Dia de los Muertos or Day of the Dead, is the Latino Catholic variation of All Souls Day. Some other Catholic countries celebrate All Souls Day too. Its not different from All Souls Day, but Day of the Dead does put a different spin on the holy day. Its proximity to All Hallow’s Eve (Halloween) and its focus on death (skulls, skeletons, graves) may lead you to think Dia de los Muertos is Latino Catholic Halloween. It’s not. Halloween was a blowout before the All Saints Day holy day (kind of like Mardi Gras before Lent). Traditionally, on All Souls Day, families gather at the graves of loved ones to honor deceased family members. That’s the root of Latino Dia de los Muertos too. That it’s morphed into a drinking bash is just another example of how holidays (holy days) have been secularized. Here one way to observe a spiritual Dia de los Muertos by making a family altar in your home.
You can set up your All Souls Day family altar indoors or outdoors. If you make an outdoor shrine, also called a grotto, you’ll want to erect a canopy or enclosure to prevent items from getting damaged if they are rained upon. Make your Catholic Dia de los Muertos altar as large as a outdoor shed or as small as a table top shrine. For an indoor family altar, you will need:
A table (card table, buffer or folding table or larger utility table work well). Or use a pretty corner table. Cover it with a homemade blanket, quilt or brightly colored cloth. If you have a quilt or blanket made by the deceased person use that. Arrange framed images of deceased family members. Place a black ribbon on images to signify that they have passed away and you are in mourning for them.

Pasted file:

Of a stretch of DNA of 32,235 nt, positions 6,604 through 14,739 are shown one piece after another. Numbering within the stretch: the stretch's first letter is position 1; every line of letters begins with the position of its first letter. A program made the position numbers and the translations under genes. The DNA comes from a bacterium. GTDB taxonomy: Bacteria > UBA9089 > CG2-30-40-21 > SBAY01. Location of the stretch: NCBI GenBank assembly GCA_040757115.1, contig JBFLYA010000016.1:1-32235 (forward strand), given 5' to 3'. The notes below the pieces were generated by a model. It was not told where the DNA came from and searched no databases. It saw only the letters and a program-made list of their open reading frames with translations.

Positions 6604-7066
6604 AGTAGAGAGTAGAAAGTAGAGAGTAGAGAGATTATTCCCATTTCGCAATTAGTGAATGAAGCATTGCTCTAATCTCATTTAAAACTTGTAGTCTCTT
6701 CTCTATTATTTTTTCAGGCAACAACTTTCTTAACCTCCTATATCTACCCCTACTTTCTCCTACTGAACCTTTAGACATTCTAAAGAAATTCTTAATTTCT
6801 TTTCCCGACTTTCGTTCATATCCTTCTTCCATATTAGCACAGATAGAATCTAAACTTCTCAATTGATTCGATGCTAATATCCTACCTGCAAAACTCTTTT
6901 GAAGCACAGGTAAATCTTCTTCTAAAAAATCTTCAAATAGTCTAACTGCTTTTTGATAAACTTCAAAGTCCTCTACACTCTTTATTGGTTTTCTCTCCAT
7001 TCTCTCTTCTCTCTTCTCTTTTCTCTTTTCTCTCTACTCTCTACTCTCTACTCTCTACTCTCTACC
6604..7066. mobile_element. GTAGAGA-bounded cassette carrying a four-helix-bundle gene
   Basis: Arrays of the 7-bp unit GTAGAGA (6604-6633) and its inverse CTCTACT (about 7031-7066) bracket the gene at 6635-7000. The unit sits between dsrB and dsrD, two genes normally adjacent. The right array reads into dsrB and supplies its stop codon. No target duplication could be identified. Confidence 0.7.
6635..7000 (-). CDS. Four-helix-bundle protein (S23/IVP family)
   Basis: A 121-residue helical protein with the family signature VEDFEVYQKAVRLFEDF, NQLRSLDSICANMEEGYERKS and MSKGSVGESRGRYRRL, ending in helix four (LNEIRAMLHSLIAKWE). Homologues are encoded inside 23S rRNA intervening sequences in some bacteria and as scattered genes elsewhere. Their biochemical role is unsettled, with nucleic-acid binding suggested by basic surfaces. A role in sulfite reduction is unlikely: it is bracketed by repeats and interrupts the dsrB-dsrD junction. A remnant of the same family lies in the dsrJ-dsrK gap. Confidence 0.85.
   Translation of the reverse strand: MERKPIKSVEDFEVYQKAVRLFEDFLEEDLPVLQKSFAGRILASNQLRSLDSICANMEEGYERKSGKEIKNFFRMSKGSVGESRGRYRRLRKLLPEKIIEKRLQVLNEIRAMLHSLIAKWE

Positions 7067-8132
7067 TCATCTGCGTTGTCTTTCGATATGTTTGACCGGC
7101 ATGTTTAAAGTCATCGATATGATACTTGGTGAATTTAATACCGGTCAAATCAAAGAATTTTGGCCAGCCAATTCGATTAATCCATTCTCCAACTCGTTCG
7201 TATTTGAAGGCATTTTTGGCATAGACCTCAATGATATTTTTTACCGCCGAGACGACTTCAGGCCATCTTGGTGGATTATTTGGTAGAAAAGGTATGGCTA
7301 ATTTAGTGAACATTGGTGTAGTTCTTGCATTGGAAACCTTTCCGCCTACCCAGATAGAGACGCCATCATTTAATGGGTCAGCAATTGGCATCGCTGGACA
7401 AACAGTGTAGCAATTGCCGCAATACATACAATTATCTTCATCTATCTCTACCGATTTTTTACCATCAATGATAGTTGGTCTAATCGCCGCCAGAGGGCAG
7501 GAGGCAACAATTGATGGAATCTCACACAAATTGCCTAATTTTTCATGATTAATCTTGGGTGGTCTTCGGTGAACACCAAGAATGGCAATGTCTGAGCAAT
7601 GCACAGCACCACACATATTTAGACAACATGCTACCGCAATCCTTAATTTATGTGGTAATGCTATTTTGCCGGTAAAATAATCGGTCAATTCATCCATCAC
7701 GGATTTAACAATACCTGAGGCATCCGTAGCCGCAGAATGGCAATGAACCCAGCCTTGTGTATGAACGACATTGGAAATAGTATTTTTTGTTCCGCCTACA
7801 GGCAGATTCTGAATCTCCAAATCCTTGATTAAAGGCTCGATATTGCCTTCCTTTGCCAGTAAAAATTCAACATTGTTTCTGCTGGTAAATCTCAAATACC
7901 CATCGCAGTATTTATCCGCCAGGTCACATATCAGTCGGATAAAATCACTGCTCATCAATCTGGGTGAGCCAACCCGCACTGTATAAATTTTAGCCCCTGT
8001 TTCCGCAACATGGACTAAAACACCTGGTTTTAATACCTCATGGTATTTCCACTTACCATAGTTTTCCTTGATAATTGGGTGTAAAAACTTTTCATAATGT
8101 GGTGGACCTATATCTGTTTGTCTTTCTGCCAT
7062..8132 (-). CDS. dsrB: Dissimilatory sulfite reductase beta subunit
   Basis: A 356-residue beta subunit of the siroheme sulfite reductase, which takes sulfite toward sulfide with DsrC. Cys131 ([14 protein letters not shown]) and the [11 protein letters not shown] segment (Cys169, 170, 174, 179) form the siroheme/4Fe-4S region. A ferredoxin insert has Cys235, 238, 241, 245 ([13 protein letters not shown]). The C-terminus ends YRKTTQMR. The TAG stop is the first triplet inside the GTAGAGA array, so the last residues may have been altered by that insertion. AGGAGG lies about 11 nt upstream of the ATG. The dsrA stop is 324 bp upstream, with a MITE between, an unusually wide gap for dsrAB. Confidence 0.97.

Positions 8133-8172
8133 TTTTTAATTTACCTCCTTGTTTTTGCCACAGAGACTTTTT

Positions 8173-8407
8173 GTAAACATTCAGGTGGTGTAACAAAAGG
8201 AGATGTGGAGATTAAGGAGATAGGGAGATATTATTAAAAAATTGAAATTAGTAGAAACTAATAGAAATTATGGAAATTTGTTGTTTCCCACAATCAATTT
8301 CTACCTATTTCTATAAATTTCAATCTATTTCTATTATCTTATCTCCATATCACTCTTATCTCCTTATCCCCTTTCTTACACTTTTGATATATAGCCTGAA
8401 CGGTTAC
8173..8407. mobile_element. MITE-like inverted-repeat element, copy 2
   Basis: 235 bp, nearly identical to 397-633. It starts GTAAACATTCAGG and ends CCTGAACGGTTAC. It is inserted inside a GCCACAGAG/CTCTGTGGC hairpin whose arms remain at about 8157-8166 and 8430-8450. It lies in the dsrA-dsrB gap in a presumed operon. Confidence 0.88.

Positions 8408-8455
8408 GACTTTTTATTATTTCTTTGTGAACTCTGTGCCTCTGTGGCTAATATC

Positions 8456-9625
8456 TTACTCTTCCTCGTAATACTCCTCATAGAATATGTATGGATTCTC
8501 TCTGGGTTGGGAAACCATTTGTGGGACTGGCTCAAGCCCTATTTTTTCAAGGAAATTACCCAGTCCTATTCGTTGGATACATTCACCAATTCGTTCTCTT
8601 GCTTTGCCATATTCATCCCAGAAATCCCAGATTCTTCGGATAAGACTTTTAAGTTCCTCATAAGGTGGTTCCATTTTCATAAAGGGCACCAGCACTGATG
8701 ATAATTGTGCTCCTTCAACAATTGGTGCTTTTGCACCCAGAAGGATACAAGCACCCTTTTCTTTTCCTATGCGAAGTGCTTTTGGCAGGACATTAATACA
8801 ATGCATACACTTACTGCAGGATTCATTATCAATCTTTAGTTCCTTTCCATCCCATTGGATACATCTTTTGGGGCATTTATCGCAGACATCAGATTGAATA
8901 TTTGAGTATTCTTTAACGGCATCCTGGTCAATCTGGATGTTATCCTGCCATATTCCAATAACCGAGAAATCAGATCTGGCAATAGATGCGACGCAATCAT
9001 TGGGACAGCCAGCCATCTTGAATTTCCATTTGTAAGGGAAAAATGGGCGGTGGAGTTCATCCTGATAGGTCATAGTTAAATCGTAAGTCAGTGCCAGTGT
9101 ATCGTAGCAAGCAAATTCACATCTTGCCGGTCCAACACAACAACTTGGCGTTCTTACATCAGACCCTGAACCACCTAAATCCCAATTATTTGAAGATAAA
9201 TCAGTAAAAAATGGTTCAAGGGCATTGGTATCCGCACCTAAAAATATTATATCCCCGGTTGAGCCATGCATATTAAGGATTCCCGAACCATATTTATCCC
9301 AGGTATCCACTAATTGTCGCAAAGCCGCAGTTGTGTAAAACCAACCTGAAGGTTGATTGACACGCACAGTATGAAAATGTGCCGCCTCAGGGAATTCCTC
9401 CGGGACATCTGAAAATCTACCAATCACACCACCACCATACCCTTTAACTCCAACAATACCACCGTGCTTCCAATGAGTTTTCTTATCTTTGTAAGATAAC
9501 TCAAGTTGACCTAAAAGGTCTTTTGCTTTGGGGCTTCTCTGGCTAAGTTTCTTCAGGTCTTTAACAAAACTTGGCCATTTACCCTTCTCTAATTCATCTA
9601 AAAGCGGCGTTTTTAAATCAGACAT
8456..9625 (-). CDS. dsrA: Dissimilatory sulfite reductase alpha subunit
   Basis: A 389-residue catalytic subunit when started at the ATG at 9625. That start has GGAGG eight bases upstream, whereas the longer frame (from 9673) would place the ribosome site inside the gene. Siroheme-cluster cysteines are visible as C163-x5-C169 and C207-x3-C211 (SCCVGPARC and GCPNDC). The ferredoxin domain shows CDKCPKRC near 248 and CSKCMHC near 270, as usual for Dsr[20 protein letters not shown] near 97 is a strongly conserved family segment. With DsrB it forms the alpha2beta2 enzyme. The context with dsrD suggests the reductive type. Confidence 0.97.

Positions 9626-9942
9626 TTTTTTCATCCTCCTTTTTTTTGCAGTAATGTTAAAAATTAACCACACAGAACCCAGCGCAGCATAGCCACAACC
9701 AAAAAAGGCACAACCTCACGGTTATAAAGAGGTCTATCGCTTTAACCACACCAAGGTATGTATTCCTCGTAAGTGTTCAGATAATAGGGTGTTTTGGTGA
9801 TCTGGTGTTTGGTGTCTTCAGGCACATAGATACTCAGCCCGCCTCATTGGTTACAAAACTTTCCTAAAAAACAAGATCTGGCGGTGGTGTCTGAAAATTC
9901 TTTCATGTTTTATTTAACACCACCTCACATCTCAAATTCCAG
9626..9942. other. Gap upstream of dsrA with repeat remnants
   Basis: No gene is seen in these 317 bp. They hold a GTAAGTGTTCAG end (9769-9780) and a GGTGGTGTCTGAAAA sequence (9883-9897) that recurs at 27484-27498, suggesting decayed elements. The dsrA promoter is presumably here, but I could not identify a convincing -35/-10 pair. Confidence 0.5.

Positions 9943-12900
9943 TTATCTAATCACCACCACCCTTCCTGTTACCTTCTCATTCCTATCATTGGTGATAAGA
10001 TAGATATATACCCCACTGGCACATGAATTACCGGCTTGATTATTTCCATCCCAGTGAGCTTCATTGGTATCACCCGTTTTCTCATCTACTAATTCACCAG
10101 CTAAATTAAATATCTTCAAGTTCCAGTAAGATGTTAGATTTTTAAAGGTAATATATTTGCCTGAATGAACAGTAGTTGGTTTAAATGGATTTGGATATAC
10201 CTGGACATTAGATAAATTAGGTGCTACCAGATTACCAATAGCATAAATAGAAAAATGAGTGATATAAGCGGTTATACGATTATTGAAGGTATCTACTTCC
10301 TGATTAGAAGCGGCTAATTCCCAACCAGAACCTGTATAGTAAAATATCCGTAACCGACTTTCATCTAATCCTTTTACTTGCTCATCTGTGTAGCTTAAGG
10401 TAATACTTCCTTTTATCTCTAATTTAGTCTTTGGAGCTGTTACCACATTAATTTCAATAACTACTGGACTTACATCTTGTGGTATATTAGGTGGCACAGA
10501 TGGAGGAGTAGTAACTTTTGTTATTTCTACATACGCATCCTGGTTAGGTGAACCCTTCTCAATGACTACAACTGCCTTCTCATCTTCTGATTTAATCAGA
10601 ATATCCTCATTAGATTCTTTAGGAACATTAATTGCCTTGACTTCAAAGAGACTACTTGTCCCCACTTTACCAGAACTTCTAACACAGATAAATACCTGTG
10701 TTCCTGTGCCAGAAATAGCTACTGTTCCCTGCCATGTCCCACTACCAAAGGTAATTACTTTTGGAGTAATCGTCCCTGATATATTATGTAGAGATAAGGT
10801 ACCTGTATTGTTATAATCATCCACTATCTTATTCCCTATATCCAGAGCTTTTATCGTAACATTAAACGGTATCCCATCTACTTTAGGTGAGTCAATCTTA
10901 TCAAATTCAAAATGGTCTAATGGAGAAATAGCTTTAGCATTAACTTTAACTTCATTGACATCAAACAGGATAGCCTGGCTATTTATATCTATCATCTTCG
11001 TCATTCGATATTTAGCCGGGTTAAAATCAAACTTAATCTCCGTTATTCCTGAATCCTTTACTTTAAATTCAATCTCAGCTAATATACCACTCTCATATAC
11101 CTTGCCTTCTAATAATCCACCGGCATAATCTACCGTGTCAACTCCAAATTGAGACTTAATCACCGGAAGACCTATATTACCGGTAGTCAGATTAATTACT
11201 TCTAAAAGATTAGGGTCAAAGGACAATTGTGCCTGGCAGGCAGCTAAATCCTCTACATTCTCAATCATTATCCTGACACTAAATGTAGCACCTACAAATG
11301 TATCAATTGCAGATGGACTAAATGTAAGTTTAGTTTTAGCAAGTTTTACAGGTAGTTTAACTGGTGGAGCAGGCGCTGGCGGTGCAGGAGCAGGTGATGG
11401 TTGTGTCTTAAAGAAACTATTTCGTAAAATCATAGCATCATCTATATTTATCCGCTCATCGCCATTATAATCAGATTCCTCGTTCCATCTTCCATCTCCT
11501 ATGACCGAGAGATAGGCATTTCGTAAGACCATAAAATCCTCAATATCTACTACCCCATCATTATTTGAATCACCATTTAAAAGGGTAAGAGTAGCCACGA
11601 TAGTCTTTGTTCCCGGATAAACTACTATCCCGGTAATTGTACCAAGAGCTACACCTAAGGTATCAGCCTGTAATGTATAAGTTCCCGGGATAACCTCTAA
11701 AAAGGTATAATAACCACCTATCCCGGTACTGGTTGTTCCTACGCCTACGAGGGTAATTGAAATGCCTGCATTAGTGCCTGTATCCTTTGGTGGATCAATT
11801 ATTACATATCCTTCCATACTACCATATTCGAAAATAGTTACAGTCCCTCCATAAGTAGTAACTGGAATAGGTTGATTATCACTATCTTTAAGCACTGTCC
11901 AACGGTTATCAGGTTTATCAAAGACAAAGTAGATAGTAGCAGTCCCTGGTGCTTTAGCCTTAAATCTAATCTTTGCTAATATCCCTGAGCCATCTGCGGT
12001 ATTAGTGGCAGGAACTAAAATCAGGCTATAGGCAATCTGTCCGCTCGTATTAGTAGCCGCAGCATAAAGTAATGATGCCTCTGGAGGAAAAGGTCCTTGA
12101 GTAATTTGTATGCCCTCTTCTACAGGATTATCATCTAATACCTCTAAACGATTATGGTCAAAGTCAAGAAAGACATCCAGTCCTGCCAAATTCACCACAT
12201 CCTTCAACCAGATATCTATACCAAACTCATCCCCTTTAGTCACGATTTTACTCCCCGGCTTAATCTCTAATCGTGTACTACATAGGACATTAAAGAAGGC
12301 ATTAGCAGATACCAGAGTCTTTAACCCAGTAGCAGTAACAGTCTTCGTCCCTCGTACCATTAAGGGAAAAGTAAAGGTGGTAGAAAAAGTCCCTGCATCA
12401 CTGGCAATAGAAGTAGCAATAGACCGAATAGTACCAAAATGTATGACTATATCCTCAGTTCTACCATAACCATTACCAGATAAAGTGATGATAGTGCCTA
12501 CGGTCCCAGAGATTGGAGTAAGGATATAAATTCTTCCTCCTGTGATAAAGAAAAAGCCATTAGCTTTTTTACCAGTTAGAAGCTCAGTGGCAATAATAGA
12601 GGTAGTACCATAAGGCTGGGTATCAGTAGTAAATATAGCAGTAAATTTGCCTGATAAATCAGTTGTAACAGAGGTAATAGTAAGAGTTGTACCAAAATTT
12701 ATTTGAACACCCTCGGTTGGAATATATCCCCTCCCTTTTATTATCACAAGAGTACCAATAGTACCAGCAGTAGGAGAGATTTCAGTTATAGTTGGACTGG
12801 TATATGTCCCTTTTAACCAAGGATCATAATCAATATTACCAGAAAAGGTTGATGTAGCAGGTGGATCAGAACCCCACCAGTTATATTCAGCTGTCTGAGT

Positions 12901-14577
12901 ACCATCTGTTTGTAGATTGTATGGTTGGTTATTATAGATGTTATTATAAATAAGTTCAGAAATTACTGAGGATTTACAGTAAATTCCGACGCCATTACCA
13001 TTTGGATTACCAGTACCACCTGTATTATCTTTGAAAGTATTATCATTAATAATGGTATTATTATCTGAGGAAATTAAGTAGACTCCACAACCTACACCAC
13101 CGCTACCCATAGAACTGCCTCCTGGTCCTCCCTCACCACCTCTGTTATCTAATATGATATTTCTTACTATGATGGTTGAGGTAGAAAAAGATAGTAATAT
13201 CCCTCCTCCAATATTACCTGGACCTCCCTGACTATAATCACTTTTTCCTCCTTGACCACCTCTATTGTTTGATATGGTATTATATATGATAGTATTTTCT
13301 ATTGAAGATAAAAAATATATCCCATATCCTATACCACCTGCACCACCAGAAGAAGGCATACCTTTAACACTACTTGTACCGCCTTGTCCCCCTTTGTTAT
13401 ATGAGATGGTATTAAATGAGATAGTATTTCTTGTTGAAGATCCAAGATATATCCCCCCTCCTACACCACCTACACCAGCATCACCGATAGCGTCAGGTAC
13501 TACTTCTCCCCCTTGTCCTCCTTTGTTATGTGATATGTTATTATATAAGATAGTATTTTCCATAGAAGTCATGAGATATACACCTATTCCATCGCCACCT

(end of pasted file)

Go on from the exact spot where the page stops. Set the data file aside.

Light family shrine with votive or altar candles (these may be decorated candles or plain candles in decorated holders). If you wish to observe a Latino Day of the Dead, place decorated skeletons or skulls (or calaveras) around the shrine. You might dress a skeleton to resemble the deceased. Or carve a white pillar candle to look like a skull. This is not a ghoulish thing. This is how Latino families show their reverence. Actually it’s a pretty old cross-cultural tradition to visualize death. But if you’re not comfortable skulls and skeletons, you don’t have to use them.
Arrange potted trees, plants and flowers to commemorate life after death. A living plant is a nice memorial. You can think of the person’s spirit living on in it. But you can use silk or fresh cut flowers too. Choose flowers that were favorites of the deceased.
Place objects belonging to the deceased on the family altar. Display mementos and reminders of the dead: war medals, military insignia, club or school insignia, sports jacket, awards, trophies, diplomas, certificates and memorabilia. Place items used by the deceased on the altar. Jewelry, clothing, accessories, handwritten letters, tools, musical instruments, sports equipment, handmade goods (knitting, crochet, blankets, sewing, wood or metal projects, works of art). Show items that represent interests of the deceased.
Provide food for the journey in the afterlife. A Dia de los Muertos family altar features harvest foods: apples, pumpkins and squash. You can decorate with fall leaves and foliage, too. Play a CD of religious music (with player hidden beneath the table). Place religious Catholic Christian objects: statues, icons, holy cards, religious medals, scapular, rosary, Bible or crucifix. The idea is to create a place that commemorates the accomplishments and life of the deceased. Many families use the altars as places of family worship and prayer.